We’ve spent the better part of the past week in Yosemite National Park. After three weeks in the desert, we were happy to escape to cooler temperatures and a more familiar mountain landscape. I grew up coming to Yosemite, but it was Daniel’s first time in the park.
After a few summertime visits in recent years, I had forgotten how much I love it here. Spring is a great time to visit: late enough that the snow in Yosemite Valley has melted and the daytime temperatures regularly reach 60 or 70 degrees Fahrenheit (15 or 20 degrees Celsius), yet early enough to avoid the madness of peak summer tourist season. If the goal of visiting the wilderness is to enjoy peaceful, quiet time with nature, Yosemite in summer is about as far from that as you can get: a steady stream of massive chartered coaches and tour buses; mobs of loud, inappropriately shoed hikers on every trail; and lines of cars waiting for parking spots at every viewpoint. It’s one of the most heavily trafficked National Parks, and it feels like it. Do I sound like an old curmudgeon yet?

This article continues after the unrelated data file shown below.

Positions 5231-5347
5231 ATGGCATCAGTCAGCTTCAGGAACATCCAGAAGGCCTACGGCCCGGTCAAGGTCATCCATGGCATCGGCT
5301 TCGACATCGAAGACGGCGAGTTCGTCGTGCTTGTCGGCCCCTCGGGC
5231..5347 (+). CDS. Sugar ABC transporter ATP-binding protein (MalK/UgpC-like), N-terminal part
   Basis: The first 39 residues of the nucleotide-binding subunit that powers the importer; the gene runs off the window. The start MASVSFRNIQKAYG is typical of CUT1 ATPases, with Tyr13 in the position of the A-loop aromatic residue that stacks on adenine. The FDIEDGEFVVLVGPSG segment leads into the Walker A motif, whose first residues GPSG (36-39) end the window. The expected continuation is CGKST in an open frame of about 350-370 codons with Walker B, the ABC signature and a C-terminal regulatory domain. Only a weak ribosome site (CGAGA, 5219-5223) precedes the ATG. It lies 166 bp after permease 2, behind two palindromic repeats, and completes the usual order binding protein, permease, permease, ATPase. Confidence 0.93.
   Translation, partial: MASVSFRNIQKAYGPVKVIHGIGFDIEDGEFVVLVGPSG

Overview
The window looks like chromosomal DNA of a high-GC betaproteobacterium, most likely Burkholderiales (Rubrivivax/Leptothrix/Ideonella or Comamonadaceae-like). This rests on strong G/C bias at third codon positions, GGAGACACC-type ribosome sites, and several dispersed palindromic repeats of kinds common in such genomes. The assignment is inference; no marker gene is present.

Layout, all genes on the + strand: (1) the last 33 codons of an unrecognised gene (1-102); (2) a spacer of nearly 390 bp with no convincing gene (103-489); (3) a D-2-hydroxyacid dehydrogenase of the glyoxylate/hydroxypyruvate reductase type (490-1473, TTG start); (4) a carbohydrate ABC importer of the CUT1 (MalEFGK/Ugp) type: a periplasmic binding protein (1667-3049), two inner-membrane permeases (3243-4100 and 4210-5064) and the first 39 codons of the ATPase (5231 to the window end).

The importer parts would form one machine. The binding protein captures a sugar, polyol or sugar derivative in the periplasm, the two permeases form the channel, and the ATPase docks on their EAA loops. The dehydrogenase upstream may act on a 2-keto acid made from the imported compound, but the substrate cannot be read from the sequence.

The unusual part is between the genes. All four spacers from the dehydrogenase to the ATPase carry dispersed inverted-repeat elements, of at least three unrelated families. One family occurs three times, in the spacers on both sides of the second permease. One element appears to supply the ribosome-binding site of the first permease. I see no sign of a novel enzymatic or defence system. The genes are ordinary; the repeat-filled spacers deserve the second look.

Access to much of the park is closed until mid-May, but we still found plenty of great day hiking – from the well-traveled Mist Trail past Vernal and Nevada Falls to the almost-untouched Hetch Hetchy Valley at the park’s northwest entrance. We saw only a handful of backpackers on a scenic 13-mile (21 km) trail past Tueeulala, Wapama, and Rancheria Falls. As soon as you get more than a few minutes from a parking lot, the crowds thin out and you start to feel like you’re in nature again.